Well, sorry, but that 100% extra virgin olive oil you bought may not be olive oil at all.
Would the impostors please stand up?
The bottle may be filled instead with a nut or seed oil cleverly disguised as olive oil, e.g., hazelnut, peanut, soy or canola oil, or a mixture of olive oil with some ersatz olive oil – low grade olive-pomace oil which is used to make soaps and for industrial purposes (pomace is what’s left after pressing the olives: the pits and ground flesh).
Alas, ’tis true, your beautifully packaged bottle of olive oil may not be olive oil at all – just some sad soy oil that has been colored with chlorophyll and flavored with beta-carotene.
Like many, I grew up on olive oil, putting olive oil on everything from pasta to potatoes. So, when it came to my attention a few years back that olive oil is one of the most adulterated agricultural products in the European Union, I was shocked. The ethical issue here is pretty obvious, but what about those of us who suffer from food allergies – some of which are life-threatening? How are we to know if we are getting exactly what is stated on the packaging?
I had a mission: I would track down the real olive oil.
Before I tell you what I found – there is hope for us olive oil lovers! – here’s what writer Tom Mueller had to say in The New Yorker about the much-practiced act of substituting inferior oils for genuine olive oil. Interestingly, this is not a modern-day phenomenon:
“Olive oil is far more valuable than most other vegetable oils, but it is costly and time-consuming to produce—and surprisingly easy to doctor. Adulteration is especially common in Italy, the world’s leading importer, consumer, and exporter of olive oil. (For the past ten years, Spain has produced more oil than Italy, but much of it is shipped to Italy for packaging and is sold, legally, as Italian oil…
“…Olive-oil fraud was already common in antiquity. Galen tells of unscrupulous oil merchants who mixed high-quality olive oil with cheaper substances like lard, and Apicius provides a recipe for turning cheap Spanish oil into prized oil from Istria using minced herbs and roots. The Greeks and the Romans used olive oil as food, soap, lotion, fuel for lamps and furnaces, a base for perfumes, and a cure for heart ailments, stomach aches, hair loss, and excessive perspiration.”
(Mueller, Tom. “Letter From Italy: Slippery Business.” The New Yorker. 13 August, 2007)
Yikes! I then came across another article in Beyond Health: “The Olive Oil Scandal”, written by Raymond Francis, an M.I.T. trained scientist. In the article, Francis speaks about the common practice of companies deceiving consumers by substituting inferior oils for what they claim is 100% olive oil, and he gives the reader the following tips on how to avoid purchasing faux olive oil: you need to look for extra virgin olive oil that is cold pressed, unfiltered and looks cloudy, and which has been produced on a small estate and is packaged in dark glass bottles so that the oil is not damaged by light. No easy task! But, luckily, after a search, Beyond Health found that there was one high quality olive oil that met those standards and is used by many top chefs in many fine restaurants: Bariani Olive Oil (I have no affiliation with them and do not profit financially in any way from this recommendation). I told you there was hope! Bariani Olive Oil is a family-owned and operated organic olive oil business out of Sacramento, California:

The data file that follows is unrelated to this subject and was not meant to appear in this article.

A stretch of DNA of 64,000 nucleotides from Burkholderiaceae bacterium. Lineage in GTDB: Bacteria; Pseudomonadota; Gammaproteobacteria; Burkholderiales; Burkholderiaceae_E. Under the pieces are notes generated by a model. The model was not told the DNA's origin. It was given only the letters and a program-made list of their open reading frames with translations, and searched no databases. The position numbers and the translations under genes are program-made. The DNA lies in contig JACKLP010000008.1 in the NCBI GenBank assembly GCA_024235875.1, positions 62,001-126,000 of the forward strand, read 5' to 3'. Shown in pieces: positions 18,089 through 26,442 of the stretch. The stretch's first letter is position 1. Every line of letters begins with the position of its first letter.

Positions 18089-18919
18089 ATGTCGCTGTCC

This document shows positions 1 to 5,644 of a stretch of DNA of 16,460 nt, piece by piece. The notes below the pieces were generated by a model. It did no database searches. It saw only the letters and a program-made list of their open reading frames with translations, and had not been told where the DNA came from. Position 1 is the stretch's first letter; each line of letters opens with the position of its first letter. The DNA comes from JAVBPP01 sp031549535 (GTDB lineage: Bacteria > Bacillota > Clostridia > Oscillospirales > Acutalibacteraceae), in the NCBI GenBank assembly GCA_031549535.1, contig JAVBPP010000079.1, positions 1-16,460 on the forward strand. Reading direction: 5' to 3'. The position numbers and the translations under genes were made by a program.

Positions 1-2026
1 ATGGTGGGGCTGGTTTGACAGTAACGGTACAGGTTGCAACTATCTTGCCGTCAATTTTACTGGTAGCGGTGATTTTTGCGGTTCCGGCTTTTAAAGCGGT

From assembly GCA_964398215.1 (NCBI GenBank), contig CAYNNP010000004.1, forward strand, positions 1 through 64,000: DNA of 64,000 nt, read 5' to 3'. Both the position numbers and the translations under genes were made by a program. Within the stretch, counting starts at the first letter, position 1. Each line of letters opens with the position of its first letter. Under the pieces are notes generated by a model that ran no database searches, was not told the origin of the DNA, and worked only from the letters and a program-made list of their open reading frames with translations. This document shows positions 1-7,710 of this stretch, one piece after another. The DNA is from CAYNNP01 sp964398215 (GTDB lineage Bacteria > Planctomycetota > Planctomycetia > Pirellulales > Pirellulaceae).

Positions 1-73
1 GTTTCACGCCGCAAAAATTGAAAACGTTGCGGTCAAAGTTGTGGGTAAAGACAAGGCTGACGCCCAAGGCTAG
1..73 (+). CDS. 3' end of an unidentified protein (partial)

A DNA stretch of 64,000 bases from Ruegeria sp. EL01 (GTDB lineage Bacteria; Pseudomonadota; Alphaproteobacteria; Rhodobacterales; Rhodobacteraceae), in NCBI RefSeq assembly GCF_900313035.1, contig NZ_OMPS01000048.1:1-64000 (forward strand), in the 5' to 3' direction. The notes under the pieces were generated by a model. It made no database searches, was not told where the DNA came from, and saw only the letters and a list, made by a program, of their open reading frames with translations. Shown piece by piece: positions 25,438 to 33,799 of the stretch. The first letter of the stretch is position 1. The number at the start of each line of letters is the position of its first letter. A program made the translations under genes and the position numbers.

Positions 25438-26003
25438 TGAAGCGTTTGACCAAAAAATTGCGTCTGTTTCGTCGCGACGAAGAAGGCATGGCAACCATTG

“Today, Bariani Olive Oil is committed in producing an authentic extra virgin olive oil which is raw and once only available thru the turn of the century. Produced in a limited quantity, the olive oil is a registered organic product and with the particular and discriminatory taste of the family, the quality is always guaranteed.” (Bariani.com)
I was truly elated to find out that they make REAL olive oil – no substitutes. The high-quality of their product was further confirmed when I went onto Amazon and read what customers were saying about Bariani Olive Oil: they raved about how good it was – although some did find it a bit bitter. I have found that their oil does have a bold rich flavor which can vary slightly in intensity from season to season depending on the crop – theirs is no wimpy olive oil.
Bariani Olive Oil, which has been described as “green gold” is packaged in a thick-glass bottle and shipped straight to your home from their orchard. Here are a few more important facts:
“It is important to note that Bariani Olive Oil is Certified Organic. Emanuele, the salesman, adds that “the lady from the Department of Agriculture lives next door; you bet she has her eye on our orchard.” The oil keeps 18-24 months in good storage conditions (a cool and dark place) and the Barianis point out that “our grandmother in Italy has had it for five years and it still tastes fresh.” As all good cooks know, not all olive oils are created equal. This oil is not only molto bene but also doesn’t cause a gasp at the price: $14 for a liter, as compared to more than $50 charged for some Californian olive oils. Our tasting panel gave it a thumbs-up as great for dipping in bread or tossing with pasta but cautioned it might be a little strong for salads. Pure olive oil is better for sautéeing since it has a higher smoke point. Some found it “pungent with a real olive taste” others “nice and meaty” and “smooth.” With its gorgeous emerald color and robust character, you have a truly natural, no-fault, high-quality product with a new orchard blend for balance and consistency.” (The Food Paper)
(Note: if you find imported oils with an IOOC certification on the label, you should pick them. As well, The California Olive Olive Oil Council [COOC] certifies purity of oil produced in California.)